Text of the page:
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Trade Bill - Committee (3rd Day) (continued)

Part of the debate – in the House of Lords at 10:15 pm on 30th January 2019.

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Photo of Lord Bates Lord Bates The Minister of State, Department for International Development 10:15 pm, 30th January 2019

Our position is simply that we are committed to as close a relationship as possible with the European Medicines Agency. We see its value, we are committed to it, and it is in the Bill. We have made our positions clear on that, in terms of how we would view it if similar amendments were proposed for other agencies.

Amendment 39, on mutual recognition of professional qualifications, was spoken to by my noble friends Lady Hooper and Lady McIntosh and by the noble Lords, Lord McNicol and Lord Fox. The Government have clearly set out their objectives for mutual recognition of professional qualifications in the future relationship with the EU. We recognise the importance of mutual recognition for many sectors of our economy and the public sector. It offers all individuals working in regulated professions a means of having their qualifications recognised so that they can continue to provide valuable services. However, Her Majesty’s Government must be in a position to negotiate the best possible outcome. I note the risk that this amendment could undermine that objective and compel Her Majesty’s Government to reject highly beneficial agreements on mutual recognition simply because an agreement delivered its possible outcome in a way that differed from the detailed requirement set out in this amendment.

The noble Lord, Lord Fox, asked what representations the UK will be making in the case of no deal to provide recognition of qualifications, which was the purpose of Amendment 39. The mutual recognition of professional qualifications directives will no longer apply in the event of leaving without a deal, which is of course why we want a deal. The UK will ensure that professionals arriving in the UK with EEA or Swiss qualifications after exit day will have means to seek recognition of their qualifications. The Government have prepared legislation to update the recognition of professional qualifications regulations. This will bring a new system into force for exit day. The UK has reached agreements with Ireland, Liechtenstein, Norway and Switzerland to address specific arrangements for the recognition of professional qualifications.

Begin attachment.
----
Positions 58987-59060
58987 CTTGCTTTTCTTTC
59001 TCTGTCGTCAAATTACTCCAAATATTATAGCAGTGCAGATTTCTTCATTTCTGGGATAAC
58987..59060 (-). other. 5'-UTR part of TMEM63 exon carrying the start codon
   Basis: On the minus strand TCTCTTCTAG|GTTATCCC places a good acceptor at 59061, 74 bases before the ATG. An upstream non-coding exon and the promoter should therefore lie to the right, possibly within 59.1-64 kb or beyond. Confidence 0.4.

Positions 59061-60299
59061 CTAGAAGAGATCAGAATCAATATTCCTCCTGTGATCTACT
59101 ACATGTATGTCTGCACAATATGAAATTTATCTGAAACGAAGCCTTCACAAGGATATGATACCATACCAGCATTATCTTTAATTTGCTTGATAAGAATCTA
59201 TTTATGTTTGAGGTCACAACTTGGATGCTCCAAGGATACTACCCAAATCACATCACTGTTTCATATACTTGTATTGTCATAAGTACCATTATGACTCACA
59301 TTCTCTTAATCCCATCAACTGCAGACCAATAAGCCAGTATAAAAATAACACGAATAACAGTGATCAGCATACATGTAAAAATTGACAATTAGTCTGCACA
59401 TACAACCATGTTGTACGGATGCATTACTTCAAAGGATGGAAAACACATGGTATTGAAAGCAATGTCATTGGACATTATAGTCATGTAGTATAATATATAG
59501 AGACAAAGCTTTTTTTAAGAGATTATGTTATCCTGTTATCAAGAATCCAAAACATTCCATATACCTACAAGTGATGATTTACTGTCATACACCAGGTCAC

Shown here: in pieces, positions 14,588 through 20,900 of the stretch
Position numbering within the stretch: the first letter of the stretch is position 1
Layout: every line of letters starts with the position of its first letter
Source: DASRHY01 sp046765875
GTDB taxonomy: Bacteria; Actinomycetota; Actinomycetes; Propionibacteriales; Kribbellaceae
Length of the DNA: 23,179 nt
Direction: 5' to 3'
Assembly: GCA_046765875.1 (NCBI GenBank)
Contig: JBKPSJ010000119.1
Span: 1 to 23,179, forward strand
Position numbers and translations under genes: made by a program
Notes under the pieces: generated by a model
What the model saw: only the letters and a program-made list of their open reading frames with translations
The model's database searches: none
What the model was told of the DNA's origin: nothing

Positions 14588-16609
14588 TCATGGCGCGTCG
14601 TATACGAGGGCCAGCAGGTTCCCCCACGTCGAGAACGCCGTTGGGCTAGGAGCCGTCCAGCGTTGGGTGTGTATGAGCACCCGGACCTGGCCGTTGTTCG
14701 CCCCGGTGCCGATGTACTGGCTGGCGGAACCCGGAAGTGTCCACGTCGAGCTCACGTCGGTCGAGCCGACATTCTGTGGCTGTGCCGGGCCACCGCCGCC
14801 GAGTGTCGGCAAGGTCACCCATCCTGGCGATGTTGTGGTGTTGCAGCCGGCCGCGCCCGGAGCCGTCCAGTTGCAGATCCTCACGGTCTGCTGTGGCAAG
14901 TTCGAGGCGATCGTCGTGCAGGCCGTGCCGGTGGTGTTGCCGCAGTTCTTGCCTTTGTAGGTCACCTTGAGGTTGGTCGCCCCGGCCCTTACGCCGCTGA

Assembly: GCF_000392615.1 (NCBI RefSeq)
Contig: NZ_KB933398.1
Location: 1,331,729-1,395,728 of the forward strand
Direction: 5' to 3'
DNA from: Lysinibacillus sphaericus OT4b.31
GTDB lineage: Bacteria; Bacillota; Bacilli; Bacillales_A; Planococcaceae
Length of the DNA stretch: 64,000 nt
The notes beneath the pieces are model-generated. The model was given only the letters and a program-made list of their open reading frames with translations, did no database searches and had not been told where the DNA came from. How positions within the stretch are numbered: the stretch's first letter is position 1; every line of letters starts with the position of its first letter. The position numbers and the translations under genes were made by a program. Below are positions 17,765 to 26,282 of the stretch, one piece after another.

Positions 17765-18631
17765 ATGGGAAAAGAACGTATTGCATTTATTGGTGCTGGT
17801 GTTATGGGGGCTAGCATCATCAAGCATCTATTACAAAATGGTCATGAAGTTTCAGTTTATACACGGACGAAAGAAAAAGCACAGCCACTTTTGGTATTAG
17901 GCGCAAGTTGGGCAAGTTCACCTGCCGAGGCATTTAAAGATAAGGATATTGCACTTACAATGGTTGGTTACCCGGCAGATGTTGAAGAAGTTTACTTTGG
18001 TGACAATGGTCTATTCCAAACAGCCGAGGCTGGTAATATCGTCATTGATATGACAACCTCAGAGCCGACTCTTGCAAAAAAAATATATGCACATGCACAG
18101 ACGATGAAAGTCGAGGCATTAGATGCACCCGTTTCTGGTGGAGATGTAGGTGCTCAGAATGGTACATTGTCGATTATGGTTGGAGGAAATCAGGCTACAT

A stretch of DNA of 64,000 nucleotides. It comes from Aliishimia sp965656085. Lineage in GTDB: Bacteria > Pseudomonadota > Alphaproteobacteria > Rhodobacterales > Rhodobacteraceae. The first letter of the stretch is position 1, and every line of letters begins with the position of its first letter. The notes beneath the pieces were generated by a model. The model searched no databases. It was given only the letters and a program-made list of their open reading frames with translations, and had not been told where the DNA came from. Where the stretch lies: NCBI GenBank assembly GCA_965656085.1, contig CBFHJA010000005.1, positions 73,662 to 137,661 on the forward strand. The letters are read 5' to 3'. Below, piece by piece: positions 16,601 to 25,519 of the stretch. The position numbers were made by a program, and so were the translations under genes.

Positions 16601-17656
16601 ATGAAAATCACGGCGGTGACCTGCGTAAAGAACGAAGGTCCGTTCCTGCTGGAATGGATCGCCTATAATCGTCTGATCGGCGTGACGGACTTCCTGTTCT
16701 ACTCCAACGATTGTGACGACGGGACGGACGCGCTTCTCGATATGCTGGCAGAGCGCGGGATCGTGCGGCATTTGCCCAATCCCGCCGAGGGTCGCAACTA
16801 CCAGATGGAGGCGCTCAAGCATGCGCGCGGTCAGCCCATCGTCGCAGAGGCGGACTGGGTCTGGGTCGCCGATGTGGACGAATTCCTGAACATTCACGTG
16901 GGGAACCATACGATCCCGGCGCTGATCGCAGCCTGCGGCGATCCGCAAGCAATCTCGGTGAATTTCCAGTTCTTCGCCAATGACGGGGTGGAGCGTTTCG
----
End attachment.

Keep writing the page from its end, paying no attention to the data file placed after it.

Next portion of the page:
On Amendment 44 on REACH—the registration, evaluation, authorisation and restriction of chemicals—which the noble Lord, Lord Fox, addressed, the Government recognise the importance of the UK chemicals sector and its trade with the EU. We have set out our aim for a free trade area on goods, including chemicals, which will combine deep regulatory and customs co-operation with no tariffs or quotas. As such, the UK may choose to align with EU rules in relevant areas, including the REACH regulation. In this context, we will also continue to explore with the EU the possibility of co-operation between the UK and the European Chemicals Agency, which is an important part of that regime.

The noble Lord, Lord Foster of Bath, made an interesting point about the reputation of Ofcom, which of course we all recognise as a world-leading authority. He then offered me a pretty difficult choice of choosing between his persuasive speech and the words uttered in Committee by my colleague in government, my noble friend Lord Ashton of Hyde. Given that I speak from the Government Benches, I am afraid that I must side with my noble friend Lord Ashton in this regard. My noble friend wrote to the noble Lord on 29 January on the Electronic Communications and Wireless Telegraphy (Amendment etc.) (EU Exit) Regulations 2019 and placed a copy in the Library—perhaps the noble Lord has not had a chance to see that. However, I will relay the noble Lord’s comments in this debate to my noble friend to see whether he is able to respond to that.

The noble Baroness, Lady Kramer, talked about equivalence for financial services. We are aiming to build on the EU’s third-country equivalence regime.

On medical isotopes, which the noble Lord, Lord Stevenson, mentioned on behalf of the noble Lord, Lord Grantchester, and which my noble friend Lord Lansley referred to, the observatory is not a formal institution of which a country can become a member. It is rather a European Commission body which works with the medical nuclear industry to monitor supplies of such medical materials. UK and other member states do not have formal membership. None the less, I am pleased to confirm that the Government have committed to seek to continue UK co-operation and information sharing with the observatory as part of the future economic partnership. However, the exact capacity in which the UK continues to participate in the observatory is of course a matter for the future negotiation.

In addressing Amendment 63, on legal services, my noble friends Lady McIntosh and Lady Cooper drew from their experiences. The Government are committed to supporting the legal services sector to continue to grow. The Government are planning—